Critics of county council library reforms say hundreds of thousands of pounds were wasted to go full circle and award the contract to Greenwich Leisure Ltd (GLL).
In July 2014, Save Lincolnshire Libraries won a High Court judicial review when Mr Justice (Andrew) Collins effectively said council plans to slash the number of libraries it ran from 45 to 15 were unlawful – because it had failed to properly consider GLL’s offer to run the whole service.
There was a second judicial review, which the county council won, and many of the 30 libraries shoved into the hands of volunteers have reopened as community hubs.
In April this year, the council started looking for an outside group to run the service and GLL along with Vision and Vivacity were short-listed from six who applied.
On Tuesday the council announced its executive will be asked to award the contract to GLL.
County council Labour group leader John Hough told the Spalding Guardian: “Conversion on the road to Damascus one always welcomes, but it has been at a cost. We are talking hundreds of thousands of pounds.”
Labour’s shadow spokesman on libraries, Coun Phil Dilks from Deeping St James, said GLL originally offered to run the whole service within the reduced budget and without cutting jobs or opening hours.
He said a report criticised the county council as “being bottom of the heap of all the shire counties at running libraries”.
“The whole attitude of Lincolnshire County Council was ‘we can’t run libraries within this reduced budget and nor can anyone else,” said Coun Dilks. “They have thrown more than £1million at this back of a fag packet idea and we have gone full circle back to GLL.”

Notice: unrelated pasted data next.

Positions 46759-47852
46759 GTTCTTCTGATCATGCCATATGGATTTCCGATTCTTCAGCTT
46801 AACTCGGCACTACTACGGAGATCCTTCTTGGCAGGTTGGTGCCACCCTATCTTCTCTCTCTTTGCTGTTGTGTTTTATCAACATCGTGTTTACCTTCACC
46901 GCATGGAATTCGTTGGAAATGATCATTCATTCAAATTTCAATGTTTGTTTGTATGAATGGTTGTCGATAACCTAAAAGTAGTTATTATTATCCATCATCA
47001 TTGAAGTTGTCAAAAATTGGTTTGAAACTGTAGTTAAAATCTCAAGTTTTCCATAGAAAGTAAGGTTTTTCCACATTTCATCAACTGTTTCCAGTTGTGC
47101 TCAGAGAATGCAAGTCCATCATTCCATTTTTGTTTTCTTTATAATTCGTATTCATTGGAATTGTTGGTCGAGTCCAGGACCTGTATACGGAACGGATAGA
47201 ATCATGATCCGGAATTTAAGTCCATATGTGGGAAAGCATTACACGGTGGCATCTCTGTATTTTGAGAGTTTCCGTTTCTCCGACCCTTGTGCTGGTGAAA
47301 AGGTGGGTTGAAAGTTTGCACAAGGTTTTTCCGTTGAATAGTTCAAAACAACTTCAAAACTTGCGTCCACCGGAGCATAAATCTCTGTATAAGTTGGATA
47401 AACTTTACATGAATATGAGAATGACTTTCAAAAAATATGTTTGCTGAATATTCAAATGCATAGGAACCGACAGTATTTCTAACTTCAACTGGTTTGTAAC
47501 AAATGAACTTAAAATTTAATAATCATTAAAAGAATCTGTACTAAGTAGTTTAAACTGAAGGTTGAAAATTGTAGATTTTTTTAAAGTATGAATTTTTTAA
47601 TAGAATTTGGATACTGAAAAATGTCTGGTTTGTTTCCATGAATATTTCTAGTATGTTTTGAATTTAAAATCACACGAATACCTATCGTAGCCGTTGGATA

Council executive member for libraries Nick Worth couldn’t be reached today (Wednesday) to respond to the criticisms.
On Tuesday, Coun Worth said: “All the finalists submitted good bids, but officers believe our best option is to outsource our library services to GLL.
“We’ve worked hard to get the best possible deal, and are confident that GLL can provide both significant savings and improved performance.
“I’m sure the executive will give this matter careful consideration, and take the decision that is in the best interests of taxpayers.
“In the meantime, we continue to work with local groups to get the new community hubs up and running.
“18 have already opened their doors to the public, with a further 16 on the way.
“I’m sure the end result of all this hard work will be a new-and-improved library service that not only provides better value for money, but is also better suited to the 21st century.”
• If the executive decides to award a contract, it would mean from April 2016 that GLL would take on the running of the county’s 15 major libraries, along with online services and specialist support for those unable to reach their nearest library because of, for instance, disability, age or ill health.
GLL would also help support the library services delivered at around 30 community hubs that are being developed in partnership with local groups.